So the remark that the P90DL consumes 1,500 Amps at peak acceleration got me thinking about the voltage... Do all Tesla motors consume the same voltage regardless of 70D, 85D, P90D etc., and is the torque controlled by the Amps fed into the motor? Is the voltage the same for the front and rear as well?

The large and small motors are both rated at 320volts. The voltage is limited in part by the breakdown voltage of the wire insulation. The semiconductor devices in the inverter also have maximum voltage ratings that cause catastrophic failure if they are exceeded.

The 1520 amps is what is drawn from the battery pack at full power. This is not the current that the motors are drawing. The torque requested by the accelerator determines the current required in the motor. The rpms of the motor determine the voltage requirements of the motor. This is all handled by the inverter. At full acceleration from standstill, the motors draw large amounts of current, but because the rpms are low the power is also low. In this case the battery only has to supply this low amount of power, so only a small amount of current times the 400volts of the battery is required.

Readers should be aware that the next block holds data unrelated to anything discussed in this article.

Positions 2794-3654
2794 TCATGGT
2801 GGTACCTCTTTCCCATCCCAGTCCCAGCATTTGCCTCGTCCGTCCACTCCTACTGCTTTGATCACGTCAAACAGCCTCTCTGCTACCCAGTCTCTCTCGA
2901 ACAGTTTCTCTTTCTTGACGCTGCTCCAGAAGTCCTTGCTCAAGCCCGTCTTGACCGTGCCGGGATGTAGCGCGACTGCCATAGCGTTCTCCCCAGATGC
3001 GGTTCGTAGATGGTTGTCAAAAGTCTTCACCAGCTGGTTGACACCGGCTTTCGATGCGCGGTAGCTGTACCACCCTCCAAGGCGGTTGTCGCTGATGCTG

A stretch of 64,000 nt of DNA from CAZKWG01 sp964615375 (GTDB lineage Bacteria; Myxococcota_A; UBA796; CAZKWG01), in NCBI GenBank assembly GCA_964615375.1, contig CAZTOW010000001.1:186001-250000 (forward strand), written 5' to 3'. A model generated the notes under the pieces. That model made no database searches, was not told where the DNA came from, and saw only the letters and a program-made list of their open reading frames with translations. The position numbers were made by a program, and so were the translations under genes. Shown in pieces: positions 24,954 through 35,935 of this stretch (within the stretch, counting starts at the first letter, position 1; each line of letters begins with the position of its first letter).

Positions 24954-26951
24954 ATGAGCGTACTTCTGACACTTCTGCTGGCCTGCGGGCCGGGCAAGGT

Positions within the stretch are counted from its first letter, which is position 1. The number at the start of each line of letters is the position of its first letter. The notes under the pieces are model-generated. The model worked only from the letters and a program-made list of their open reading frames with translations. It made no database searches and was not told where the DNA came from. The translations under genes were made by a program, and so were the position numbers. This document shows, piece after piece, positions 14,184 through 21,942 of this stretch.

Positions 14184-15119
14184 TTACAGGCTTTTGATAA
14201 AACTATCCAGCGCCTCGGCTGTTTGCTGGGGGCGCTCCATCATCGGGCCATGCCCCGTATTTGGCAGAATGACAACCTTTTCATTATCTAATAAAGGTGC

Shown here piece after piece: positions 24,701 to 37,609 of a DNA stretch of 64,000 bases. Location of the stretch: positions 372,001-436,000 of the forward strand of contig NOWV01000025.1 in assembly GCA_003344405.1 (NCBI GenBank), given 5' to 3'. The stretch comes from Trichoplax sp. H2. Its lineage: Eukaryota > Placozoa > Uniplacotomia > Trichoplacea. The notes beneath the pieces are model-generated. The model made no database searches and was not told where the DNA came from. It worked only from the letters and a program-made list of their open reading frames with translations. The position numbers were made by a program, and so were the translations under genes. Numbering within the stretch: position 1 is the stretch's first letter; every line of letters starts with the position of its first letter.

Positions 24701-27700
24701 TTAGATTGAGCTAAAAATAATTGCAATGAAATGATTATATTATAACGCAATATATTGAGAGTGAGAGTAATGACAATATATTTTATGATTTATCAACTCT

On the p90DLv3 the voltage sags from 400volts to about 321 volts at full charge when this much current is drawn. So the battery is providing 321 * 1520, or 488 Kw, of power. The motor/inverter is about 81 percent efficient so the power at the shaft of the motor is 488 * 0.81, or 395 Kw. In my testing, I've found that about another 6 percent is lost in getting power from the motor shaft to the wheels. So 395 Kw * 0.94, or 371 Kw. This is 371 * 1.341 = 498 hp at the wheels.

The 90 Kwh battery is made of 16 modules . Each module has 444 cells arranged as 74 cells in parallel and 6 of these 74 cell units in series. Each module has an output voltage of 4.2 * 6, or 25.2 volts. These 16 modules are then connected in series to provide 16 * 25.2 , or 403.2 volts. The lower capacity batteries only have 14 modules in series, so their output is 14 * 25.2, or 352.8 volts.